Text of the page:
On the eve of the State of the Union address, here is an update on the state of our wonderful county (sorry, that's the best segue I could come up with!).
Issues abound - the fate of our county's future hangs in the balance in Annapolis on whether they come up with transportation funding; the look and feel of Connecticut Avenue will be changed as a result of our work ahead on the Chevy Chase Lake Sector Plan; we worked harmoniously with the Board of Education to accelerate security enhancements in the aftermath of Newtown; legislation I sponsored to maximize the creation of affordable housing on our own county property was unanimously approved; and we are trying to provide a little more protection for trees and our valuable tree canopy.
In the midst of all that, my colleagues and I took the SNAP challenge - living on a $5 a day food budget as those on food stamps must do. It was very instructive. I know that I for one would have a hard time eating healthily on $5 a day - and this time around I did not. I was heavy into the carbs. But even more importantly, it allowed me, ever so briefly, to experience a way of living that is not mine - and that I would not want. That shift in consciousness is the seed for greater compassion, and for that I am truly grateful.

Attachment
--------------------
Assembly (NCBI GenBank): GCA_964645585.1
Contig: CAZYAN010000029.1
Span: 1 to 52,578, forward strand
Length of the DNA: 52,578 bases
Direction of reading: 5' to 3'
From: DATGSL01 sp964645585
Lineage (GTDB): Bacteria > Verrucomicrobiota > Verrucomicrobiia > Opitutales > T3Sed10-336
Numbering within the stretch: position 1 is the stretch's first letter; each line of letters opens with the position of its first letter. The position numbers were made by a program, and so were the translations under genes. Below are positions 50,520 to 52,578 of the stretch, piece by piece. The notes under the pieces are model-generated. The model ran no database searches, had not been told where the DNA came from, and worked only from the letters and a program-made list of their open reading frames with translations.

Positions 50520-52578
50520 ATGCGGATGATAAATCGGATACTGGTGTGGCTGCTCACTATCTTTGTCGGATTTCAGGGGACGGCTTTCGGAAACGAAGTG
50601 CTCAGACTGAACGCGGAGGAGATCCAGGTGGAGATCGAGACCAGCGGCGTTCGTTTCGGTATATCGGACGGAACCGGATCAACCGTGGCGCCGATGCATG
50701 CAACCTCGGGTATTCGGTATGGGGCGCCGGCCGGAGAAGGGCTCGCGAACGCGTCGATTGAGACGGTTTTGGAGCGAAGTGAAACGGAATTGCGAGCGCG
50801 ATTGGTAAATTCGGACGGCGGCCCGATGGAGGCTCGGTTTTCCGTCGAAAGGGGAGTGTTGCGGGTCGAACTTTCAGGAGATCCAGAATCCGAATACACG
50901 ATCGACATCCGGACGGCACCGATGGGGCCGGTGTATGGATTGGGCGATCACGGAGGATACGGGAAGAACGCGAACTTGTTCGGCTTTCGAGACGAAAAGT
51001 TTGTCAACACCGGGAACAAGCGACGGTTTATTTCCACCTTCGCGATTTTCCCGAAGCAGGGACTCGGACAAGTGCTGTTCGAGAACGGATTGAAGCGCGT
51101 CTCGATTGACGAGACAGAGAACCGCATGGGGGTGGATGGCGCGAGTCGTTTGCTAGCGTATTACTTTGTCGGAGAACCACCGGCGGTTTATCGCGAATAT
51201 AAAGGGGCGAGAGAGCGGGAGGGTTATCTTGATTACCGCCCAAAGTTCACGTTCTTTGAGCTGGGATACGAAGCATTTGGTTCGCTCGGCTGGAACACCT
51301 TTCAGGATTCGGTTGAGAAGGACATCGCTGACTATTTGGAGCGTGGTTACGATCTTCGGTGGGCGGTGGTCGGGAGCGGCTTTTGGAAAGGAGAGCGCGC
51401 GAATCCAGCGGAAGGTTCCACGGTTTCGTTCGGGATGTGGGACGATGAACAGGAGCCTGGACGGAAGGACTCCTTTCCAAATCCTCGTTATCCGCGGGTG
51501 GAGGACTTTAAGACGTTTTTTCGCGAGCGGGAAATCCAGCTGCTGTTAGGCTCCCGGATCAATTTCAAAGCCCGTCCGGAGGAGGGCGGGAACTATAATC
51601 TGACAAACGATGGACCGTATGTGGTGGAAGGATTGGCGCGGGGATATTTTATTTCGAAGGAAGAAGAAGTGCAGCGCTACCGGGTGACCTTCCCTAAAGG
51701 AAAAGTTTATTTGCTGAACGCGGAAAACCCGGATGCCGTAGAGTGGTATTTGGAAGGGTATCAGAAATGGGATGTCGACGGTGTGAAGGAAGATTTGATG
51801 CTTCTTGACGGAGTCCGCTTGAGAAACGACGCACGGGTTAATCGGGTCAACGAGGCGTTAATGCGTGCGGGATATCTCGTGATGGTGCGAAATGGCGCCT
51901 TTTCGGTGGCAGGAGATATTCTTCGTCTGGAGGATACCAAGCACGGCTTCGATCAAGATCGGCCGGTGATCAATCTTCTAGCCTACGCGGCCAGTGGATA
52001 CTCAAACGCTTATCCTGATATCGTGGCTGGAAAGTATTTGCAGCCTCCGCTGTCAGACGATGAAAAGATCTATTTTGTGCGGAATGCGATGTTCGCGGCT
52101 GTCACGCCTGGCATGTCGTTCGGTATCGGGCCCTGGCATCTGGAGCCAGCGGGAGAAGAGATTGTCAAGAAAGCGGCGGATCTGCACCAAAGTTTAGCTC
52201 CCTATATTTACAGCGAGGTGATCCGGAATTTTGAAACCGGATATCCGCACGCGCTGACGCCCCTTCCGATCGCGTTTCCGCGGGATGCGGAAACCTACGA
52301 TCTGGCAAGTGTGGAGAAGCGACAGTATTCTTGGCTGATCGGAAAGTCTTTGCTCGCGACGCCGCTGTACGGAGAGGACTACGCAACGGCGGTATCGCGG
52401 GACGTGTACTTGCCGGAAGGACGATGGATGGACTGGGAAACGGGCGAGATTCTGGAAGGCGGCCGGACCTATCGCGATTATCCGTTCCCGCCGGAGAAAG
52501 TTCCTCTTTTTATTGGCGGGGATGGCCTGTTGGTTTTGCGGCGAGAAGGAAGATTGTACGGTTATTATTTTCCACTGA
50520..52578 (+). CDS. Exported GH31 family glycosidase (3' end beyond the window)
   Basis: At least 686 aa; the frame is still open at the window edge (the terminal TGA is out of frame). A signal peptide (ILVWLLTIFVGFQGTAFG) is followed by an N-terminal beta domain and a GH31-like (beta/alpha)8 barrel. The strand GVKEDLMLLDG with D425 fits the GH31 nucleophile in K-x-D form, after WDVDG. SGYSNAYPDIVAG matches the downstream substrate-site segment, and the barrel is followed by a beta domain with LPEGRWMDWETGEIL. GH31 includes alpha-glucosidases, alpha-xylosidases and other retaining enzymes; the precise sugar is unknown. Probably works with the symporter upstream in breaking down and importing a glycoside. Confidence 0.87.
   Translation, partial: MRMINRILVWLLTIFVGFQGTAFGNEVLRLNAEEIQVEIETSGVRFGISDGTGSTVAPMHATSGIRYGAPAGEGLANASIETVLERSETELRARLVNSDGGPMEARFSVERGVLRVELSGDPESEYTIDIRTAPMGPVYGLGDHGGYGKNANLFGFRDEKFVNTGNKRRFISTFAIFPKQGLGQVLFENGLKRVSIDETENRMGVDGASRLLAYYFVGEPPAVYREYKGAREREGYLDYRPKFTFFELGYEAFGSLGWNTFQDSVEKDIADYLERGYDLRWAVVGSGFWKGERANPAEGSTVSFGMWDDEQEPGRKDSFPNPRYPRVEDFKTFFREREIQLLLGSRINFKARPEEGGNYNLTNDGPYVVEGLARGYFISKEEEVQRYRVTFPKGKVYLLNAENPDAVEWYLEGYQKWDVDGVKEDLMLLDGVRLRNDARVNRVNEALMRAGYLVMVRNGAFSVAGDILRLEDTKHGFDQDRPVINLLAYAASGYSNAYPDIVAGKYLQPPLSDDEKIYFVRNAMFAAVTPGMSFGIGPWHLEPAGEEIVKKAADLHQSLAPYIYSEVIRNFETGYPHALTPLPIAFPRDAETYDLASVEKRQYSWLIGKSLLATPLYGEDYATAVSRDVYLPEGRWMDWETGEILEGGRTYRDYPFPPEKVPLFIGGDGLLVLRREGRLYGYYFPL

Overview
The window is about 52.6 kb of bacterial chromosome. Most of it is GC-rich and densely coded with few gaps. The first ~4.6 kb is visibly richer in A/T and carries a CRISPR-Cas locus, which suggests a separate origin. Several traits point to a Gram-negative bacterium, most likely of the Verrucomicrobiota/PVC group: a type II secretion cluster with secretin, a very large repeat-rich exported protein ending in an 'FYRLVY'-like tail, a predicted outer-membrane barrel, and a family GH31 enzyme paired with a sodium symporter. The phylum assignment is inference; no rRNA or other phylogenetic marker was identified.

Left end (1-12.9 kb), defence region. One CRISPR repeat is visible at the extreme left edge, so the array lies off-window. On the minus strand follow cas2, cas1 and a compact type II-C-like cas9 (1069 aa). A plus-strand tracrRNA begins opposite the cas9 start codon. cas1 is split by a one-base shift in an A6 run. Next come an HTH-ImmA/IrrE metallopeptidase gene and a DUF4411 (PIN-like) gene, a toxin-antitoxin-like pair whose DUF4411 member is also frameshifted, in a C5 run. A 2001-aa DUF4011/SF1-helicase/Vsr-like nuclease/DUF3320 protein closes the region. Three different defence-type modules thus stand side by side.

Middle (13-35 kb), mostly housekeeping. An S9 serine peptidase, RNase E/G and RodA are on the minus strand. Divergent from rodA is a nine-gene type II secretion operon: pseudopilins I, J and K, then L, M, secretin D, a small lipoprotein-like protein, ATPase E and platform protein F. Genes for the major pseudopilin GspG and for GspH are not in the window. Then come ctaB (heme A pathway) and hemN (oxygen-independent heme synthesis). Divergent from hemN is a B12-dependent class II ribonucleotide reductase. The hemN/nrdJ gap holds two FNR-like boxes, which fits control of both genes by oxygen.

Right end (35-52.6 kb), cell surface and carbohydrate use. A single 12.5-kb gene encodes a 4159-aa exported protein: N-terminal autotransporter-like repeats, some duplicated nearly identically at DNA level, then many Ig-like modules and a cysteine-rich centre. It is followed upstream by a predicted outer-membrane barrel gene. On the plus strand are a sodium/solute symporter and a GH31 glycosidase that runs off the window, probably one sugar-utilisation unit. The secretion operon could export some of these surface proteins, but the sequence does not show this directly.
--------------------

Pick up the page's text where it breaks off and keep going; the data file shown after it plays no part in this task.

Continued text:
Transportation Funding: Will Our State Make it a Priority?
This year's legislative session in Annapolis represents a critical moment for our county's future. As I have reported in the past, finding a sustainable source of funding for our county's transportation needs remains a top priority and we can't do that without action from the Maryland General Assembly. Simply put, our county's future depends on creating more transit options.
In fact, if the Governor and the Legislature fail to find a way to provide a secure source of revenues to meet our transit needs this year, the state Department of Transportation has said - officially - that it will take more than $50 million currently allocated for the Purple Line and the Corridor Cities Transitway in FY 14 and reprogram those dollars for other projects in other parts of the state. I have protested that action in a letter, calling it "unacceptable", and have urged the Department to reconsider.